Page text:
Emily Schaller, the President of the College Republicans, was threatened by another student on election night and called a “f**king moron.” In the ensuing days, Schaller overheard groups of students talking loudly amongst themselves about “hurt[ing] the next conservative or Republican they saw.”
Kathryn Hinderaker (gee, where are all of the feminists?), the Vice-President of the College Republicans, encountered the same phenomenon. She told her school paper that “one of the hardest things” occurred the day after the presidential election. It was at that time that, upon entering a campus building, she heard someone shout assurances to all Trump voters that they had “better be f**king scared!” To this, all who were present “clapped and applauded.”
“Obviously,” she concludes, “it didn’t feel super safe.”
But it’s not just students who are threatening Republicans and conservatives with violence.
At Cal State Fullerton, lecturer Eric Canin is said to have assaulted a Republican student when the latter and his peers counter-demonstrated against an anti-Trump demonstration led by the professor of cultural anthropology. Allegedly, Canin approached the students, asked if they had any faculty that were marching with them (they did not), and then said that only the “uneducated” would favor immigration restrictions, a wall, a travel ban, etc. He then lunged to grab at one of the counterdemonstrators’ signs and pushed a couple of them.
Canin is presently suspended.
In January, at Georgetown University, several people claiming to belong to a group called “Refuse Fascism” burst into classrooms while classes were in session, distributed flyers, and denounced Trump and Vice President Mike Pence. The disrupters were also trespassers, for they were not Georgetown students.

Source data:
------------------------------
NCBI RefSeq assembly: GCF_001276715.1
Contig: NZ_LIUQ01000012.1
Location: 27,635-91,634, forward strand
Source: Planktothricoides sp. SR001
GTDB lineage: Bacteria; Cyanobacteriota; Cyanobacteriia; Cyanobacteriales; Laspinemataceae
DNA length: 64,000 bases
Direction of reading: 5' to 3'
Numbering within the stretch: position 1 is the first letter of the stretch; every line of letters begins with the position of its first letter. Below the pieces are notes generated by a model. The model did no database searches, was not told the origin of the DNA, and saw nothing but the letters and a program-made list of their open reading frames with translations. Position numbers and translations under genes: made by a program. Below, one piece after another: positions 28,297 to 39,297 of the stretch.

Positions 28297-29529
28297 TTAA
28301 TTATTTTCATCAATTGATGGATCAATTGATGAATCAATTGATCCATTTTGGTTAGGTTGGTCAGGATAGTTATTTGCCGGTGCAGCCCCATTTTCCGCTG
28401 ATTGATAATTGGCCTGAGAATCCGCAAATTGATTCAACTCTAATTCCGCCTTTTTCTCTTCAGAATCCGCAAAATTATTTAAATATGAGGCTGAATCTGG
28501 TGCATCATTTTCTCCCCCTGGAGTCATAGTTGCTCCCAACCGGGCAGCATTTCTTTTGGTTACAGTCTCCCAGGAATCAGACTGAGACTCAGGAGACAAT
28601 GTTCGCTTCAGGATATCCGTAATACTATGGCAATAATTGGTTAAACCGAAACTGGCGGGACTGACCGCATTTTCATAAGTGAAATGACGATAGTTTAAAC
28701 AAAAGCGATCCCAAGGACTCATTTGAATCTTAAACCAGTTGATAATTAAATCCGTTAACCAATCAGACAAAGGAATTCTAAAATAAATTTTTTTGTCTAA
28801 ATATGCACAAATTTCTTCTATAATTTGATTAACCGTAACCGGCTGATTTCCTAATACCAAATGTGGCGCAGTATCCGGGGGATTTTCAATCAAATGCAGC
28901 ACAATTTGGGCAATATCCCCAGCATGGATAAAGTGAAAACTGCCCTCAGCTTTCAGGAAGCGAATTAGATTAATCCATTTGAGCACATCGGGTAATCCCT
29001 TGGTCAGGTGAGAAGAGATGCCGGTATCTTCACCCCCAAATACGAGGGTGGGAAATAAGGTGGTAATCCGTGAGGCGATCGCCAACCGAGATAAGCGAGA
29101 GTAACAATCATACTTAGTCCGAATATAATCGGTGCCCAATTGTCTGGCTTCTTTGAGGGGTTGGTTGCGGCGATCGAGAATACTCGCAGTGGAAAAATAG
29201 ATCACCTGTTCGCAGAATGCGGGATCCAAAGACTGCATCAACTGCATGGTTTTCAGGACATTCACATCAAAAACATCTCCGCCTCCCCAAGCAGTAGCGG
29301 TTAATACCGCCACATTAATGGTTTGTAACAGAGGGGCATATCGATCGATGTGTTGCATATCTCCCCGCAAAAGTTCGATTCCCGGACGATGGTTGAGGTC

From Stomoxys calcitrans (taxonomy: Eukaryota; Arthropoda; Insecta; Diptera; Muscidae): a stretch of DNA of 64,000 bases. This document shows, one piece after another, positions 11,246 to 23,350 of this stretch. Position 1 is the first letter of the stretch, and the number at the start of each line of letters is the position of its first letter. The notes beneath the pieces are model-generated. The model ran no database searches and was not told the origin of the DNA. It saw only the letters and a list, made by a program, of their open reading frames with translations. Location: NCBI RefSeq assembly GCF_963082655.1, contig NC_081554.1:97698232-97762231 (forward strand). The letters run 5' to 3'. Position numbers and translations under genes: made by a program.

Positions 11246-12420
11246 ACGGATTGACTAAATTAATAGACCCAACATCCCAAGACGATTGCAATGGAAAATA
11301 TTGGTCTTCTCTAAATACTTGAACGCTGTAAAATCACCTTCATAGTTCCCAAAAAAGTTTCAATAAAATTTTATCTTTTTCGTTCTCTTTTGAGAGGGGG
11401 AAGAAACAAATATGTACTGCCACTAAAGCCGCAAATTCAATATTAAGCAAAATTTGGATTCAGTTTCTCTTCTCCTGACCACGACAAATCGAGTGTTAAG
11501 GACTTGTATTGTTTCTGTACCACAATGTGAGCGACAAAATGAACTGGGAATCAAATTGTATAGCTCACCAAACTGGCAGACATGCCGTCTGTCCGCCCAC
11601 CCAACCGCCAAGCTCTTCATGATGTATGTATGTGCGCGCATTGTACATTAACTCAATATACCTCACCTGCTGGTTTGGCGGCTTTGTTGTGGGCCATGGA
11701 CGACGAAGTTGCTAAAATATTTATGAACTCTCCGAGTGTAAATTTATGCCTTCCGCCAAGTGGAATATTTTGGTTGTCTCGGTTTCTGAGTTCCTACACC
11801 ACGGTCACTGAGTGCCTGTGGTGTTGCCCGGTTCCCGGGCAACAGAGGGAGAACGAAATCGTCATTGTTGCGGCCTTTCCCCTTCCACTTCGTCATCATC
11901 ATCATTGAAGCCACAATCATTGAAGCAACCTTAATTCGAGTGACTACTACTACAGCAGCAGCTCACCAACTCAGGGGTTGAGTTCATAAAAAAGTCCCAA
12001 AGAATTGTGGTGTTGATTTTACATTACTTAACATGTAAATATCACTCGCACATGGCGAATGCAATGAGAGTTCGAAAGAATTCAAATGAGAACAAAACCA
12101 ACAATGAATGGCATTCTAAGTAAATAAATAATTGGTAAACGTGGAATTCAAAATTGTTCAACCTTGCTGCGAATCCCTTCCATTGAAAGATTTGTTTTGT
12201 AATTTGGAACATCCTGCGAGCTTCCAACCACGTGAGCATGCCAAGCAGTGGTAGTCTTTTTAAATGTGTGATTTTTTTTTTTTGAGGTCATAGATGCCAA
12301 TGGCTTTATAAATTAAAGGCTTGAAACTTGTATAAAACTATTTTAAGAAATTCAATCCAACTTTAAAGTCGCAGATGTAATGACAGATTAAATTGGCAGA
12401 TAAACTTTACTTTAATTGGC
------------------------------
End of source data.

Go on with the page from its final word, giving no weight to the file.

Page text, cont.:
Upon being removed from campus by security, many students admitted to being at once shocked and a bit shaken. One student told the school newspaper: “It is easy to feel like you are living in a secluded bubble on campus, and it is kind of scary that these random people made their way into my class.”
In February, as most people now know, the University of California at Berkeley was engulfed by a full-scale riot courtesy of those of its students and faculty who objected to the presence of a speaker with whom they disagreed. The agents of intolerance attacked property and persons with bricks, fireworks and pepper spray in order to prevent those members of the community who were interested in doing so from hearing an alternative perspective.
While it isn’t the case that all non-leftist college speaking events are accompanied by the dramatic displays of incivility and intolerance that’s rampant at Berkeley, it is anything but uncommon for “conservative” speakers to meet with no small measure of hostility when visiting campuses. That this aggression is considerable is gotten easily enough from the fact that conservative speakers routinely require beefed-up security details.
For example, earlier this month, at Middlebury College, the social scientist, conservative-leaning Charles Murray was shouted down by unruly students and driven to deliver his speech from a secret, undisclosed location. A group of students stood up in the auditorium, turned their backs to Murray, and then spoke over him. One administrator who was present implored the disruptors to be respectful, to listen to and engage those perspectives to which they take exception—but to no avail. Other faculty members who attended the event lifted not a finger to calm the disturbance.
Those who mock the notion of college “safe spaces” are mistaken. Safe spaces are needed.
They are needed, though, for conservative and moderate students who dare to deviate from leftist groupthink.